Posted by Lauren McGuiggan | March 6, 2012, 9:12 am
  2. Derek, I’m glad you posted about Mad Men because I’ve heard it’s a great show, but also brings up inequalities in the workplace that our present society is trying to change. I’ve never seen the show, but maybe I’ll get to that over Spring Break. As for your post, and the Mad Men show itself, it reminds me of Beth’s post “Pass The Chicken Nuggets.” She describes the culture of her internship workplace to be that of a frat house, with subtle inequalities towards women. While you make a good point that Mad Men shows us what not to do anymore in the workplace, it also makes us think twice about our own experiences and whether or not society has progressed as much as we think it has. Is Beth’s experience abnormal nowadays? Is Mad Men contributing to these types of behaviors? I don’t know the answer to these questions but they’re interesting starting points when thinking about today’s workplace and how we will act once graduate into the corporate world.

    Posted by Ben K. | March 6, 2012, 4:35 pm
  3. Even though I had Mad Men on the list of shows in my head that would be really boring to post about when I wrote this blog prompt, I guess your post is alright. I definitely disagree with the first view you mentioned. People would have to be completely oblivious to the premise of the show if they were to accept this view. Obviously it is about business many decades ago, and at that point in time women were treated poorly and people drank at work–fact. I think that in reality Mad Men shows the stark contrast between how business and society have been changing, while also in a sense presenting a sort of warning for what it could potentially go back to and the many inequalities that existed and still exist in some fashion. Have fun in Costa Rica!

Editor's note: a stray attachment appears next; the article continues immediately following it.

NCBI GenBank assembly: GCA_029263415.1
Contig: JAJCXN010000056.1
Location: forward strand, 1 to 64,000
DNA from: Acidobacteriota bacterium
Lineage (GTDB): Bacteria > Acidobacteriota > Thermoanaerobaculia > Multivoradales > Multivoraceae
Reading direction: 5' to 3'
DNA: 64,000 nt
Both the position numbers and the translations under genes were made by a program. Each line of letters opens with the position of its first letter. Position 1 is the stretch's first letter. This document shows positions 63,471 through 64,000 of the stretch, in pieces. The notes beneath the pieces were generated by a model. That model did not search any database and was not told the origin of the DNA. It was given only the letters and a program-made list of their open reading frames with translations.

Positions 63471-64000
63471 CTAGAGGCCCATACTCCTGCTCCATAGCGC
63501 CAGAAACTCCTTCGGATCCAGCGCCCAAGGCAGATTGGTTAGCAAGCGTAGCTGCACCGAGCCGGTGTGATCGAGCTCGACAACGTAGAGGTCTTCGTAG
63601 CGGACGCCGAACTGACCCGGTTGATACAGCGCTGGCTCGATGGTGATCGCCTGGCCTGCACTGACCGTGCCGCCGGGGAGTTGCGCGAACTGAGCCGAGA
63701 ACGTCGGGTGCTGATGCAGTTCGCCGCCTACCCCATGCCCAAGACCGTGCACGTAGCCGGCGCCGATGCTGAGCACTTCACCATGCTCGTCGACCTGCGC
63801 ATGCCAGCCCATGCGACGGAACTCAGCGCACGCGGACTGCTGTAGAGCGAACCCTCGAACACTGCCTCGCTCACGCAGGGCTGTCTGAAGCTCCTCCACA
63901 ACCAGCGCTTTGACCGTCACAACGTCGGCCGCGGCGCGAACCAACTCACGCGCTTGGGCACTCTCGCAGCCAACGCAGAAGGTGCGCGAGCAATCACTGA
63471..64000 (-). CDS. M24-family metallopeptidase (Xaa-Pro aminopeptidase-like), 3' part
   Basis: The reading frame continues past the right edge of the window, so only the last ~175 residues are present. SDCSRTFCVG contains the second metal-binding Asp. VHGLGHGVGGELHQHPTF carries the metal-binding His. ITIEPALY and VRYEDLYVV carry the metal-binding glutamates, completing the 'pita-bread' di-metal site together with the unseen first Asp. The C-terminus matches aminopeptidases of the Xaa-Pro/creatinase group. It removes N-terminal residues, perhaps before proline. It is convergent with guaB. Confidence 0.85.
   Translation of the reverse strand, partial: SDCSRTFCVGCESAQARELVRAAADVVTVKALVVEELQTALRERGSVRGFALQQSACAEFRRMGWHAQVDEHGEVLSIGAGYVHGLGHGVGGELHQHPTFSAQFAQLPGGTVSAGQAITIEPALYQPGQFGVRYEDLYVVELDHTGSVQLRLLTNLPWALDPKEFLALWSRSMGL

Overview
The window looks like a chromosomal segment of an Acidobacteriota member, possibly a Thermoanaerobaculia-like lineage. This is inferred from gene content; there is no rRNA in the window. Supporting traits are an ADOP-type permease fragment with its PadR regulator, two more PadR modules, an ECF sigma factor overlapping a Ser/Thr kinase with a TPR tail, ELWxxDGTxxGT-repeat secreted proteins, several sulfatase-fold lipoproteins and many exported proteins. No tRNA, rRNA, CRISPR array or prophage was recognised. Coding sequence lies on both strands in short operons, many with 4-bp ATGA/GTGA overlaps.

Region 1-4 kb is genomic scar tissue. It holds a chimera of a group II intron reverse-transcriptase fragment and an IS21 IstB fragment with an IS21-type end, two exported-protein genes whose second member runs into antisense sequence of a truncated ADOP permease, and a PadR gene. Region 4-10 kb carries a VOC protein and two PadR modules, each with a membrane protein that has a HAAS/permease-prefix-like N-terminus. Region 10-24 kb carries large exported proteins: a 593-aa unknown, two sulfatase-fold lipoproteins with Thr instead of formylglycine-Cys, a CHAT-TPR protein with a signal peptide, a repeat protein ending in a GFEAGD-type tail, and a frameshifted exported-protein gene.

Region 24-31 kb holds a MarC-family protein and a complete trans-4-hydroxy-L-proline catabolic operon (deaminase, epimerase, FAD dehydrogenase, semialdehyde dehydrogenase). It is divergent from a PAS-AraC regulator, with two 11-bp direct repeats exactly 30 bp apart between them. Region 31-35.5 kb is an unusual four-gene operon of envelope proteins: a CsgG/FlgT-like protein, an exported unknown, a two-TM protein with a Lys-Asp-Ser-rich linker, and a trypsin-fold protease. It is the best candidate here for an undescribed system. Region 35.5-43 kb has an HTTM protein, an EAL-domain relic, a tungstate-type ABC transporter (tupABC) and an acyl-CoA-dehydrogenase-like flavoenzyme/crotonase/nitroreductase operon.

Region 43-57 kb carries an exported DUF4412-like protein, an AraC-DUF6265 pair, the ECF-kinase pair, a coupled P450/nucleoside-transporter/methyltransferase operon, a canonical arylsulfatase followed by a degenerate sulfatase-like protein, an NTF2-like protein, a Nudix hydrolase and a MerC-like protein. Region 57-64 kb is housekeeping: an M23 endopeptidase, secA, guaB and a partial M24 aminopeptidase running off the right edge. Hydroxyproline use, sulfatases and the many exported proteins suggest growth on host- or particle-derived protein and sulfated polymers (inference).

Posted by Catherine Gibbons | March 6, 2012, 4:45 pm
  4. Derek, I have never seen the show but it seems quite interesting. I am curious to see more episodes. I can appreciate a show who’s writers are willing to take risks, it makes the show more unique and refreshing. By what you’ve presented, I can see that there are plenty of examples of un-ethical behaviors. The time setting provides seperation for the viewer, allowing it to be entertaining without being too personnally thought provoking. I have to ask myself though, “How far removed are we from these sort of business practices?” My bf has been to Costa quite a few times to surf and says its beautiful there . . . enjoy.

    Posted by Amanda Skonezney | March 6, 2012, 9:28 pm
  5. Like Catherine, I don’t think anyone watching the show today are going to replicate the actions they observe on the show in their own workplace. But Ben does bring up a good point in referencing Beth’s post that maybe we haven’t made the strides we think we’ve made in corporate America today. I was in Costa Rica (Osa Peninsula) over winter break…it’s awesome! Are you surfing that super long wave??

    Posted by Lauren Daley | March 7, 2012, 1:50 am
    • Appreciate all the comments everyone! But unfortunately not Lauren, (I’m assuming you mean Ollie’s Point from the Endless Summer?) I am staying more towards Playa Grande (also in the movie) and Playa Avellana near the Tamarindo. Although, I did have lunch across from Robert August, star in the movie, on Saturday!

      Posted by Derek | March 7, 2012, 8:27 am

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Blog 5 before session 6 What (interest) or Who (person) Inspires You? For this week’s prompt, the Blog Council wants you to examine how this class relates to your own interests. So, please write about how this class relates to some of your own intellectual or other learning interests. We are NOT interested in how it relates to a specific career goal. Plan B: same idea, but based on a person. See whole post for details.